This is one of the most common questions that I get asked by women trying to conceive and it is a topic that sparks much confusion and debate.
There are many urban myths surrounding our 'time of the month' and some of these supposed 'truths' have become so pervasive, that many women accept them as fact.
Myth No. 1
"A normal period is whatever is normal for you, as no two women are alike"
Well, yes and no. While I agree that we are each unique, it is wholly incorrect to lead a woman to believe that if her period is arriving every 23 days with only 1 day of bleeding that it is okay and that it will have no bearing on her chances of conceiving.
While there are some deviations from the textbook definition of a healthy menstrual cycle, most of us should still be pretty close to the standard 28 day gap. Based on women I have seen in my clinical practice, those who conceive and carry a healthy baby to term are most likely to have had a cycle that is within two days of the 28 day supposed ideal.
So if your period is arriving between 26-30 days apart, and is doing so regularly, e.g. your cycle always arrives after day 29 every month then that is a healthy spacing between periods.
If your cycle is arriving any earlier than day 26 you are more likely to have trouble conceiving because your hormone levels in the luteal phase (second half of your cycle) are dropping too early and this will make implantation more difficult and early miscarriages more likely.
Luteal phase defect is a very common menstrual problem where a woman notices spotting anything from three, up to a ten days in advance of when her period is supposed to start. This symptom should not be ignored as it can make it more difficult to conceive.
If your cycle is typically longer than 30 days and especially if it is 35 days or more apart than you likely have hormonal imbalance. This could mean you have a true or relative excess of oestrogen e.g. swollen breasts and a heavy bleed, or there could be problems with your conversion of testosterone into oestrogen, leading to PCOS type symptoms. e.g. irregular or absent periods, acne, weight gain, cystic ovaries showing up on a scan.If you fall into this category, you should seek professional advice to help correct your elongated cycle.
"The period itself doesn't matter, as long as you have a bleed, that's fine'
This is a big misconception and it is a real pity that we don't pay more attention to it because the length and quality of a woman's monthly bleed can tell you a lot about the quality of her endometrial lining and the liklihood that she can sustain a pregnancy.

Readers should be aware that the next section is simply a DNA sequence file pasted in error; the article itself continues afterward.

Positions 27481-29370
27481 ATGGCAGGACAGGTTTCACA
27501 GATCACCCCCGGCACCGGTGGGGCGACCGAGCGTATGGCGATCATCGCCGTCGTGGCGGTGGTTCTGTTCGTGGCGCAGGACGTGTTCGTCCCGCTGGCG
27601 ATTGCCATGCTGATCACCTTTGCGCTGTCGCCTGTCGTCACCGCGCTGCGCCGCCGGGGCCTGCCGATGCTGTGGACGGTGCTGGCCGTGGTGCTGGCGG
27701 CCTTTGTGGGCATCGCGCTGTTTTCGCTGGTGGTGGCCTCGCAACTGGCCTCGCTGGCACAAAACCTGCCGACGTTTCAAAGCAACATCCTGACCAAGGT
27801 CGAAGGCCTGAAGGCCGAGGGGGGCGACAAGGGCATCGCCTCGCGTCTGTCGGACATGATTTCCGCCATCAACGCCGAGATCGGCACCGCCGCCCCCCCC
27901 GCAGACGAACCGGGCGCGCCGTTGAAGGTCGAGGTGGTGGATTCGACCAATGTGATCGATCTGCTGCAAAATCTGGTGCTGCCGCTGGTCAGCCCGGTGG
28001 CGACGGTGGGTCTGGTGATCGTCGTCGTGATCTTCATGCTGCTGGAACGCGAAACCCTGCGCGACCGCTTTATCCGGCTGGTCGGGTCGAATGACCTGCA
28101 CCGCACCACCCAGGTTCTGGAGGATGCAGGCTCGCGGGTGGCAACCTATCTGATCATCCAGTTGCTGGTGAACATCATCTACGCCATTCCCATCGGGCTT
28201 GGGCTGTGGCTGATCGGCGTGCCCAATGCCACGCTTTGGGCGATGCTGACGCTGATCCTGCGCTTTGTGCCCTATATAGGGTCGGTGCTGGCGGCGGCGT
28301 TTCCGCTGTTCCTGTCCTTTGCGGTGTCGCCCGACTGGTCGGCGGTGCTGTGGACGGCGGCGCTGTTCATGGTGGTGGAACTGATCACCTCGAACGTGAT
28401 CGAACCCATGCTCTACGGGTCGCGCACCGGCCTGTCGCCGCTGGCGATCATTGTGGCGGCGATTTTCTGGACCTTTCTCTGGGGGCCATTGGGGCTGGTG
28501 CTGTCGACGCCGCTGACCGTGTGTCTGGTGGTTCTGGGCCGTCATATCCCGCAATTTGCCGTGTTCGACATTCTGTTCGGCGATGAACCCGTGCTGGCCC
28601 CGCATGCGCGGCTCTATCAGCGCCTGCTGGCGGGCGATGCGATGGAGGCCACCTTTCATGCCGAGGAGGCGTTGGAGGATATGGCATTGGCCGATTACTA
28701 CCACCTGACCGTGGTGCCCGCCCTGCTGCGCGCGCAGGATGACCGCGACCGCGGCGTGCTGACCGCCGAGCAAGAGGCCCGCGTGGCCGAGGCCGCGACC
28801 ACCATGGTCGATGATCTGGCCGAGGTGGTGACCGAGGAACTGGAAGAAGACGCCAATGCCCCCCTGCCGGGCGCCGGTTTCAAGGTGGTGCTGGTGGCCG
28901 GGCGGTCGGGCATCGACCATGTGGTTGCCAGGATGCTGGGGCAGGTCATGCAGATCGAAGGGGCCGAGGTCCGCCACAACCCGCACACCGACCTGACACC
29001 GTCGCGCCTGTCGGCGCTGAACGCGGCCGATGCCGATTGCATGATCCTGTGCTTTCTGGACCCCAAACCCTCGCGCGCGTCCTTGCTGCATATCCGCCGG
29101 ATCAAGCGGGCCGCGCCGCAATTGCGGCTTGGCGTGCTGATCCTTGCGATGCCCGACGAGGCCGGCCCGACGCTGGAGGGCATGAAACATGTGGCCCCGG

Case Example; A lady came to consult with me a number of years ago who had experienced three consecutive early (prior to 6 weeks) miscarriages. Her period was every 30 days, which was fine, but when it arrived it last for one or maybe two days, max. The blood was brown and sticky and there was no proper 'flow'. She had absolutely no idea what a healthy period was to indicate that she was developing a thick and robust endometrial lining nor had the importance of a proper bleed been explained to her by her Doctor.
She pursued a course of acupuncture, made dietary changes and took the supplements I recommended for her. Within three cycles her period was lasting 3-4 days, with bright red blood, no clots and no stickiness. Her PMS has vastly improved, with a reduction in cravings and her moods were more stable. By month six, she had conceived again and this time carried to term and gave birth to a healthy baby boy.
A menstrual bleed should ideally be no less than 3 days and no more than 7 days in duration. The blood itself might start off pinky/brown but within that day or the next day if your period started in the evening, it should change to a bright crimson red. There shouldn't be big clumps of tissue, nor stringy clots. The flow should be sufficient enough that you require a change of pad every 2-3 hours for the first couple of days. The third and fourth day should be medium flow, still bright red and by the fifth day the period would normally be tailing off and at this point a brown colour is more common as the blood flow is slowing down and has time to oxidise, making it brown in colour.
If your period is regularly less than 3 days in duration, there may be an increased risk of miscarriage due to insufficient endometrial thickeness.
If your period is regularly 7 days or longer in duration then you may be suffering from endometrial growths such as fibroids, polyps or endometriosis, which can alter the anatomical landscape of the womb making implantation more difficult and also increasing the risk of miscarriage.
I hope this has cleared up any confusion on this topic and that you are now more aware of what your period should look like and when it is supposed to arrive.
Stay tuned for my next blog post, which will discuss the dreaded PMS and what steps you can take to improve your symptoms and the quality of your period.